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Who dictates what makes a trend? And who starts it? The bandwagon, the in-crowd, the “it” factor – in this post we take a closer look at influencer marketing.
There’s a lot to say about the power of “celebrity” and its influence over brand decisions. Nowadays, when you think of “celebrity”, it’s not just the stars you see on TV or on the movie screen – they’re also your favourite personalities and down-to-earth, just-like-you role models that you can find on YouTube, Instagram, Pinterest, via blogs, etc. These are the new trend setters of today.
More and more consumers today look to other consumers to inform their purchasing decisions – for example, they tune into a popular video blogger’s YouTube channel to see if they should get a certain makeup product rather than go to the company’s website and learn more about the product.
What’s it all about?
In a nutshell:
- Influencer Marketing is the name we give to the process of developing relationships with influential people that can lead to their assisting you in creating visibility for your product or service (Moz, 2012).
- Influencers are the people who are active on social media and blogs. They also are brand advocates and niche promoters. They are a mutual friend connecting your brand with your target consumers (Kissmetrics, 2013)”.
According to Forbes, marketing-inspired word-of-mouth generates more than twice the sales of paid advertising, and these customers have a 37% higher retention rate. Given the importance of peer recommendations and their amplification through social media, influencer marketing has become a widely discussed topic among marketers.
The rise of the social media influencer creates a world of possibilities – opening up a new channel for brands to connect with consumers more directly, more organically, and at scale. By creating branded content with social media influencers, brands can amplify their message while attracting their target audience.
How an influencer could help your business:
- They could write a blog post/article about you
- They could share information about you on their social media accounts (e.g a photo of a delicious meal at your restaurant they loved; a rave review of the services you’ve offered etc.)
- They could ask you, or permit you, to guest post on their site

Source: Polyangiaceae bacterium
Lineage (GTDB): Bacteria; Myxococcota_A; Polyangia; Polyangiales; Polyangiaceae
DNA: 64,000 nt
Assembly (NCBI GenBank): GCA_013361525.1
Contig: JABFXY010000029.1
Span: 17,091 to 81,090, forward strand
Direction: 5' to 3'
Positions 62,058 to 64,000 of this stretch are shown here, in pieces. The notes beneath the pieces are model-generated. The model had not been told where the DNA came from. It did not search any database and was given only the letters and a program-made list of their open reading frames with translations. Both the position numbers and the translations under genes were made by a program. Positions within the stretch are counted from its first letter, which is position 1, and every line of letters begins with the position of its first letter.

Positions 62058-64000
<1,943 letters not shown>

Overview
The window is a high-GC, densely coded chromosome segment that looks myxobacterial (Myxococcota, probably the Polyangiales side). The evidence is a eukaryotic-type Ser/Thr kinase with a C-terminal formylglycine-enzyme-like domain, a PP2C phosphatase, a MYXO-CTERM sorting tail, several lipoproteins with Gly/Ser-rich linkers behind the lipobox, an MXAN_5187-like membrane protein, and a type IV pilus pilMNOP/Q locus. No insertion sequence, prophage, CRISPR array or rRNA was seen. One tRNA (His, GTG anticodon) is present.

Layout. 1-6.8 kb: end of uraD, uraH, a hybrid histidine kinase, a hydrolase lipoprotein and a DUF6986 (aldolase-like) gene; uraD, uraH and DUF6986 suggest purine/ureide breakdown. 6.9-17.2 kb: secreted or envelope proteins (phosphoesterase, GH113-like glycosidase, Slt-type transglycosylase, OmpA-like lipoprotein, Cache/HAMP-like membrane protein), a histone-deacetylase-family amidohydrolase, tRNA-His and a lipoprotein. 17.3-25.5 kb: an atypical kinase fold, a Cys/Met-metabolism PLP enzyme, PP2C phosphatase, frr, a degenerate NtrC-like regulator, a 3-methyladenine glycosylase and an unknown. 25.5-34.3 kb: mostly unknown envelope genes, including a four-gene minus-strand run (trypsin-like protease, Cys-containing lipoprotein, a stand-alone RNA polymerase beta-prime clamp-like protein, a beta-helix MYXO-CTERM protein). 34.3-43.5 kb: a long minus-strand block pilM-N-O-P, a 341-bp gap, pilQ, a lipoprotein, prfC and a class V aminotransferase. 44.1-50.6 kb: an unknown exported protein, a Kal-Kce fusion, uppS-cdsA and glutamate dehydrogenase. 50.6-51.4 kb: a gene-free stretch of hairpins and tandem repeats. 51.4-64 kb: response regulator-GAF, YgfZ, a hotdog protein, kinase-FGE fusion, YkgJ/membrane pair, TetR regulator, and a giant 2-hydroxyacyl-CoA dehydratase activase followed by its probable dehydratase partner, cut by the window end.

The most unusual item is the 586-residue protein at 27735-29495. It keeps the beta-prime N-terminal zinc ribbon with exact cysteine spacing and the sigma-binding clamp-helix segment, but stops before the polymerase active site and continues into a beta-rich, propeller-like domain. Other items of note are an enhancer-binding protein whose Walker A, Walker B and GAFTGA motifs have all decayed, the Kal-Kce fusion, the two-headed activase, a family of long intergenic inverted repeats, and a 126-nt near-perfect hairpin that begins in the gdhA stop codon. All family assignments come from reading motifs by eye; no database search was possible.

Great Examples of Influencer Marketing
Michelle Phan, L’oreal, YouTube
With over 8 million users subscribed to her channel, it’s no wonder the beauty tutorial queen caught the attention of L’oreal, and in more recent years even launched a cosmetic line inspired by her.
Kate Arends, ‘Products board’, Pinterest
She has over 2.6million followers and is seen as an expert in the beauty and fashion category. She runs a products boat on her Pinterest each with a link on where to buy the item.
@MrScottEddy, Zipkick, Twitter
He has over half million followers, sharing the travel-booking app to a whole array of potential customers.
A few basic tips for Influencer Marketing:
- Identifying influencers - monitor your social media platforms; for example, in Twitter look at hashtags with your products/service/industry mentioned. Another idea would be to set up Google alerts for blogs or news that are related to your business and the people that seem to be the most visible in talking about it.
- Choosing influencers - remember to pick someone who fits into the context of your brand, someone with relevant followers to your product/service. Then look at the reach these potential influencers have.
- Engaging influencers - if you’ve found someone who you think could be an ‘influencer’ for your brand, mention them. For example, if your content is helpful, inspiring and relevant to your influencer’s audience, mentioning their Twitter handle in your social post could grab their attention and potentially earn yourself a retweet. If the content is about them, even better.